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Veterans issues shared at Fish & Game BBQ

Union Leader Correspondent

May 29. 2014 8:03PM
Veterans stood at attention while Londonderry Town Manager Kevin Smith sang the national anthem Thursday afternoon, during the Thank A Vet BBQ at Londonderry Fish & Game Club. (APRIL GUILMET/Union Leader Correspondent)

LONDONDERRY — Members of a group that has been swiftly expanding its presence in the Granite State in recent months paused to honor area veterans on Thursday, during a free cookout at the Londonderry Fish and Game Club.

Around 100 guests attended the ‘Thank A Vet BBQ’ hosted by Concerned Veterans for America (CVA), a national organization that opened a New Hampshire chapter at the start of this year.

Held in a shady clearing overlooking the club’s fishing pond, the event stemmed from a conversation between Fish and Game Club president Rick Olson and CVA state director Roger Wilkins just a few weeks earlier.

“We have about 1,300 members at this club, and I’d say a very good portion of those are military veterans,” said Olson, who is a veteran of the U.S. Embassy. “So when Roger suggested we host a barbecue here, I immediately said yes.”

Wilkins, who isn’t a veteran but was raised in a military family, said one of the group’s main goals is to address veteran concerns at both the state and national level.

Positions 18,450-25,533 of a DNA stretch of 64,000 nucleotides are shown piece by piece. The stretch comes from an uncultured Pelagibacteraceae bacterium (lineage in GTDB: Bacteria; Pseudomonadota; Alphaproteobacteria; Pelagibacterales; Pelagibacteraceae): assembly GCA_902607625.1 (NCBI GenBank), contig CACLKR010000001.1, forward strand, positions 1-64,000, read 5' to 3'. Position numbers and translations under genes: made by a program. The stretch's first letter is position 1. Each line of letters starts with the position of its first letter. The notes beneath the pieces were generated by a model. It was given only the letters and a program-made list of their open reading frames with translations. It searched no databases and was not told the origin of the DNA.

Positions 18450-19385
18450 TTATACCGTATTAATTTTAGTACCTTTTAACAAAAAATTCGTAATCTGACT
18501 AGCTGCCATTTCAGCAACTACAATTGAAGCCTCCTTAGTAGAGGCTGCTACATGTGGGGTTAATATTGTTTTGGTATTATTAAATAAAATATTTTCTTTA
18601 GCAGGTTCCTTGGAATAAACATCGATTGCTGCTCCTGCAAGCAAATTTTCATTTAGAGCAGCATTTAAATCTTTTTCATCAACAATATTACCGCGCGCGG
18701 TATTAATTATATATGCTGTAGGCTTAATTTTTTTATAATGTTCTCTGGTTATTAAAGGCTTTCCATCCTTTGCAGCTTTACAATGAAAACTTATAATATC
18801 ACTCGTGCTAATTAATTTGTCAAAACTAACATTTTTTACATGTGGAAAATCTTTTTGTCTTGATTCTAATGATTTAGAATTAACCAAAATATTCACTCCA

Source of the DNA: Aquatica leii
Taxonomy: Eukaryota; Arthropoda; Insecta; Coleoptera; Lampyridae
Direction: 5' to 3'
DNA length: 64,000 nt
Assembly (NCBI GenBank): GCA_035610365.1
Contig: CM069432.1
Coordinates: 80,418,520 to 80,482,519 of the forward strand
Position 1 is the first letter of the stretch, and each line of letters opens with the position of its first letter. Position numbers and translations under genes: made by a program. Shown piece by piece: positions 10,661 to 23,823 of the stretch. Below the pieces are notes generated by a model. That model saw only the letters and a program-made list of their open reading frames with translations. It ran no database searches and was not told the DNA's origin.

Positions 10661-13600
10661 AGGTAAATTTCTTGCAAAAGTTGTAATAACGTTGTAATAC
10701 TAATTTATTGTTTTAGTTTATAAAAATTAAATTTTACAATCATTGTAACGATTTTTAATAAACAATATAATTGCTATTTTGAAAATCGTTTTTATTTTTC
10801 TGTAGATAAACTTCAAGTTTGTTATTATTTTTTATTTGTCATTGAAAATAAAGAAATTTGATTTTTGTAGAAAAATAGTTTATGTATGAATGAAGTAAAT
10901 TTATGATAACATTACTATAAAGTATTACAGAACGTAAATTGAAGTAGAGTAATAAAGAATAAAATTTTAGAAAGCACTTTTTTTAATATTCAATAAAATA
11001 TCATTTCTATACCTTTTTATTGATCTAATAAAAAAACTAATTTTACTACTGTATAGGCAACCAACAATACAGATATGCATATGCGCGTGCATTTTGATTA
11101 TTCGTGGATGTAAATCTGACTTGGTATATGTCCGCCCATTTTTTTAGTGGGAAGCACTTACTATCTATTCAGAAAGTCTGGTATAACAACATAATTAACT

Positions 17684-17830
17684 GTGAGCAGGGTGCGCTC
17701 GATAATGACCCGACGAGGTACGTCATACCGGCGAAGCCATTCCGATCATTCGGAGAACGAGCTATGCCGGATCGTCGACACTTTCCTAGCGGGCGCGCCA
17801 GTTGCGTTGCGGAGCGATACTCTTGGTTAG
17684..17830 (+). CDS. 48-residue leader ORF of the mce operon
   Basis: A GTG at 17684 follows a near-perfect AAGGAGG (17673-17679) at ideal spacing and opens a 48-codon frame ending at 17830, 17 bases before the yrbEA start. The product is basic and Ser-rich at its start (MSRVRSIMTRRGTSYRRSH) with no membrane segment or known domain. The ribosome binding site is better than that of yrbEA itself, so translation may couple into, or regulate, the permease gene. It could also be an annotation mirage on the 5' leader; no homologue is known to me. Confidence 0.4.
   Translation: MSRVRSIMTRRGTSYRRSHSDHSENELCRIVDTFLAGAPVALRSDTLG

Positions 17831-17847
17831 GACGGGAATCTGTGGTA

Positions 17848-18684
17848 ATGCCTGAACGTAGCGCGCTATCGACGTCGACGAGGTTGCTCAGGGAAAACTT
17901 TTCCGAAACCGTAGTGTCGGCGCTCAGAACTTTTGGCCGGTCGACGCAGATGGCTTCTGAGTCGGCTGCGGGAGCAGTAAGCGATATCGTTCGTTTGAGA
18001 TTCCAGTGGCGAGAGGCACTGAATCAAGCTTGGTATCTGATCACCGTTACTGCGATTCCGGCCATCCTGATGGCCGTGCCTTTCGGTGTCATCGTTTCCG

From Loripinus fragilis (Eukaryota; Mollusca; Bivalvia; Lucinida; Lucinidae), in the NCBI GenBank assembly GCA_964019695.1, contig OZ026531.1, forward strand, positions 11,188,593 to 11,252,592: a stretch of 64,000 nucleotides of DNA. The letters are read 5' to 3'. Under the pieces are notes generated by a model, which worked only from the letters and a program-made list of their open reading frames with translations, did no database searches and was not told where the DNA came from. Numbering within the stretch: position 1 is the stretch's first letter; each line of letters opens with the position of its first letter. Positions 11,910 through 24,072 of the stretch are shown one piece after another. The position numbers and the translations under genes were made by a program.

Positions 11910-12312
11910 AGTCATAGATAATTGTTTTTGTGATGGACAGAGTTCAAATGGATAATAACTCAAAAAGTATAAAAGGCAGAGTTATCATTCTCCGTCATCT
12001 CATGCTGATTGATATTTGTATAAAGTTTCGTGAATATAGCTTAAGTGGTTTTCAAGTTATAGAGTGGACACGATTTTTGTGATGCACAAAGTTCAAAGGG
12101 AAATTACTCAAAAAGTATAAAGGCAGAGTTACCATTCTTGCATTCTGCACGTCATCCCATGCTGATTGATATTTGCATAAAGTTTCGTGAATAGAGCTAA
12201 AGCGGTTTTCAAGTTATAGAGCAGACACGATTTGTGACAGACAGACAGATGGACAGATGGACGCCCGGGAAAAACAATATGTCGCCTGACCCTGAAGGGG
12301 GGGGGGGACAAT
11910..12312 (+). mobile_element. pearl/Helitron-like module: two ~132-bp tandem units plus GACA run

As veterans from World War II through present day caught up over hot dogs and hamburgers, one topic that seemed to weigh heavy on many minds was the current state of the Department of Veterans Affairs.

Gold Star Mother and Florida resident Karen Vaughn, who served as the event’s keynote speaker, noted that pending legislation such as Senate Bill 2013 is aimed at VA regulations and would specifically legislate a termination process for incompetent staff members.

“Without that authority, the VA cannot be reconciled,” Vaughn said.

Vaughn’s oldest child, Navy SEAL Aaron Carson Vaughn, was killed in action in the Tangi River Valley of Afghanistan in August 2011 when his chopper was shot out of the sky. Aaron Vaughn, one of 30 SEALS to perish that day, was 30 years old.

His mother described her son as a determined young man of great faith, one who overcame many obstacles, including several devastating knee injuries, to fulfill his childhood dream of becoming a Navy SEAL.

“Aaron never wanted to be a hero,” Karen Vaughn said. “He just wanted to do his part. And after he died, I understood that I too needed to do my part.”

The Gold Star Mother became involved with CVA last fall and now devotes much of her time advocating for veterans’ issues.

“I was able to raise my son, just a farm boy from West Tennessee, to follow his dreams.” Vaughn said. “And I was able to do that because of all of you,” she told the veterans standing before her.

Social issues War Londonderry

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